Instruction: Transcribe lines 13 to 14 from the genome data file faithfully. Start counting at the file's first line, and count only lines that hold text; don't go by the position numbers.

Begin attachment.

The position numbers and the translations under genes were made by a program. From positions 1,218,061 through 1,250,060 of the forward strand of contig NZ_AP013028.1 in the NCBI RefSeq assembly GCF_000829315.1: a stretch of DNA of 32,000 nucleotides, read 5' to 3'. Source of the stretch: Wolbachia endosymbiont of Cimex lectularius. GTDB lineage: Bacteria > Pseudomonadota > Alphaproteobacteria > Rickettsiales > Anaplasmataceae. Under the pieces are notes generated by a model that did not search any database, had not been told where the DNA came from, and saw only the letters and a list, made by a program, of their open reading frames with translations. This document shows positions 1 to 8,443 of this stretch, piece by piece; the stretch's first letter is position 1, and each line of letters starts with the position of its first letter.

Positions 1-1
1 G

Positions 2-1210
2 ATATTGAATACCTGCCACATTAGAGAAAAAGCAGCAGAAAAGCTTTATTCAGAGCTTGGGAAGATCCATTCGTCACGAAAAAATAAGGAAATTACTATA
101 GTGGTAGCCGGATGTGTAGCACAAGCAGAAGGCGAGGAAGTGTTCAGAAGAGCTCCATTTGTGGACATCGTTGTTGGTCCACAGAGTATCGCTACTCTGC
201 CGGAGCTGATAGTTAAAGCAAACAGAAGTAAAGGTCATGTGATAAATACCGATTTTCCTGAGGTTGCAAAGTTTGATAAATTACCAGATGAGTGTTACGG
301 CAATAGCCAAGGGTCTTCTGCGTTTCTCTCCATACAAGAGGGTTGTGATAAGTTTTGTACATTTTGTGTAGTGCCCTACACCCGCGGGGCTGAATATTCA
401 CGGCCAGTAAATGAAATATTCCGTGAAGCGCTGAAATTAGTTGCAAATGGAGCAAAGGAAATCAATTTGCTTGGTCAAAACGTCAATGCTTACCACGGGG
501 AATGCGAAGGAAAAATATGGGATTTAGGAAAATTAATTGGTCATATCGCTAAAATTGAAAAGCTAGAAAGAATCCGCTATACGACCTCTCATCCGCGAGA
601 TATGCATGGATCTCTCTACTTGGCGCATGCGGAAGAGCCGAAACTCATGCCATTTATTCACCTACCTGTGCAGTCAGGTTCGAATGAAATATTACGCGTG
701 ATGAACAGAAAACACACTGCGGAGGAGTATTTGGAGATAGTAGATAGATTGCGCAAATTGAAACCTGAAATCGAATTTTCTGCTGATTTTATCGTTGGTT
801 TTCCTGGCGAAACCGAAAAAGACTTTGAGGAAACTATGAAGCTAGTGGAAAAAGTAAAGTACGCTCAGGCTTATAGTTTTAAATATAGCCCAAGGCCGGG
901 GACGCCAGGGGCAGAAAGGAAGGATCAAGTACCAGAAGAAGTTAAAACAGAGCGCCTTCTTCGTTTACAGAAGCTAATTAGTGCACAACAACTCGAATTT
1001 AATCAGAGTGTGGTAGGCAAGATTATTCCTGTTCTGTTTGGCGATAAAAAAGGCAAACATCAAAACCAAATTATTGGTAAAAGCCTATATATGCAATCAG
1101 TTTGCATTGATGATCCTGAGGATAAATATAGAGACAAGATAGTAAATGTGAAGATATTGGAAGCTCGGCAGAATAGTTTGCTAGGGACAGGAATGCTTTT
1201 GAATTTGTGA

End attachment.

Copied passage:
801 TTCCTGGCGAAACCGAAAAAGACTTTGAGGAAACTATGAAGCTAGTGGAAAAAGTAAAGTACGCTCAGGCTTATAGTTTTAAATATAGCCCAAGGCCGGG
901 GACGCCAGGGGCAGAAAGGAAGGATCAAGTACCAGAAGAAGTTAAAACAGAGCGCCTTCTTCGTTTACAGAAGCTAATTAGTGCACAACAACTCGAATTT